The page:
A good film leaves you guessing and thinking. The best directors do not spoon feed viewers. You have to work to it. The Free Fall, directed by Adam Stilwell (The Triangle), follows that logic. Using the lack of details to keep the mystery the visually and substantively dark film ends up staggering along instead of keeping you trying to figure out what is going on.

The psychological thriller/horror film is trying to be all about mood with its typical horror score, darkness filling every frame visually and lack of expansion on the details of the story. Stilwell is ambitious in what he is trying to do. Probably too much so.

Waking up from a coma, Sara (Andrea Londo – appeared in episodes of Tommy and Narcos) is confused. Even more than confused, she does not know what happened and has little memory about her life. Sara finds out that she was in a coma due to a suicide attempt. She cannot remember this or why she would have attempted to end her life. We see in flashbacks that the suicide attempt came as a result of something traumatic she witnesses with her parents.

Confused, she becomes even more so when she cannot even remember the man who claims to be her husband. Nick (Shawn Ashmore – X-Men, The Ruins) demonstrates himself to be a devoted husband, maybe a little too much so. Concerned about his wife’s mental state, Nick pretty much wraps her up in bubble wrap and keeps her within the confines of their expansive home. She is not even allowed to roam freely in her own house as several rooms are forbidden to her. Plus Nick has hired Rose (Jane Badler – appeared in episodes of Murder, She Wrote and V), a rather severe nurse, to pretty much follow Sara around.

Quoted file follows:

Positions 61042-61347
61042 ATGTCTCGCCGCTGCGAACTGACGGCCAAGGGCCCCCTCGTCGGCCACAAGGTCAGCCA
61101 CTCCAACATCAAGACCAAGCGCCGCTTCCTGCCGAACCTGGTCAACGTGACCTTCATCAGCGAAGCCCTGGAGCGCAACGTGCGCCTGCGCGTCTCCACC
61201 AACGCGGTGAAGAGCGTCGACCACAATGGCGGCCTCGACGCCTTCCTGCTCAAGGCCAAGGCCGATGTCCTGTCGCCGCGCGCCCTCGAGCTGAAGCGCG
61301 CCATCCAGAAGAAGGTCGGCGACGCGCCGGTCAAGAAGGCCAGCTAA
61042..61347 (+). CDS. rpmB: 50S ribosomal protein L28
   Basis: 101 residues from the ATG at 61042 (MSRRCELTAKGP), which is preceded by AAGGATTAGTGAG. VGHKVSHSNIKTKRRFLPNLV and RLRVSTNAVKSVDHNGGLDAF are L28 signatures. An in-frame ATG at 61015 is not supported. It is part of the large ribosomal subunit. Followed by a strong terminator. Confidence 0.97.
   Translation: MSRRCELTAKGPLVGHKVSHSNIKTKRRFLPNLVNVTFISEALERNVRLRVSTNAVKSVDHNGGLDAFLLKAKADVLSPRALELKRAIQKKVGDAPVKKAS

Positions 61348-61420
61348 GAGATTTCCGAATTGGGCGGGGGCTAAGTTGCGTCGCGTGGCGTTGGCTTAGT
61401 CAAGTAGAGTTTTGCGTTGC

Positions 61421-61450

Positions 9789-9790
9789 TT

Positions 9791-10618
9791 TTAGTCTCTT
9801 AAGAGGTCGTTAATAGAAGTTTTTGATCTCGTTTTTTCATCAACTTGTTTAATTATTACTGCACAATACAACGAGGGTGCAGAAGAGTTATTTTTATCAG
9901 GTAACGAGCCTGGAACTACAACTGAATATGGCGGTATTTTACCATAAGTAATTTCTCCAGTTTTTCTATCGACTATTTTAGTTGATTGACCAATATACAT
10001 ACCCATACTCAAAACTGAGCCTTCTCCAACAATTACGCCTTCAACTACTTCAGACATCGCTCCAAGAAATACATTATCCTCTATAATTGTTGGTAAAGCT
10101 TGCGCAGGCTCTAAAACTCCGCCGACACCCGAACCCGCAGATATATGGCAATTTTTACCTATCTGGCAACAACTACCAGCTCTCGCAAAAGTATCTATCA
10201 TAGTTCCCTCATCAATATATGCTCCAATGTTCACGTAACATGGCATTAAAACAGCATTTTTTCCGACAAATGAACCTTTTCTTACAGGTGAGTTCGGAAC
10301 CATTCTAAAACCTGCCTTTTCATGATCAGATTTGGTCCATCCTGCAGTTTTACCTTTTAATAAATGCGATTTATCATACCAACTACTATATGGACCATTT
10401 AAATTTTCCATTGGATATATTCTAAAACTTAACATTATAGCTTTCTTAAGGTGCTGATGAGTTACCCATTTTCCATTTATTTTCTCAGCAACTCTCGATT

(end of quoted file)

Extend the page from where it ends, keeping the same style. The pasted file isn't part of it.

A large mansion filled with dark corners and plenty of eerie furnishings. A woman who is seemingly losing her mind. Loads of the elements you need in the construction of a horror film. Yet here the pieces do not add up to something good. Mostly because it is rather repetitive throughout its runtime. There are only so many scenes you can see of someone looking distressed in a bath or not understanding what is going on. It all becomes a little redundant and your mind will begin to wander.

A man gaslighting a woman a la Daphne DuMaurier. You know things are not normal but cannot really put your finger on why. You do know from the very beginning that this is not going to be a film that ends well. Everything is too dark and foreboding for that.

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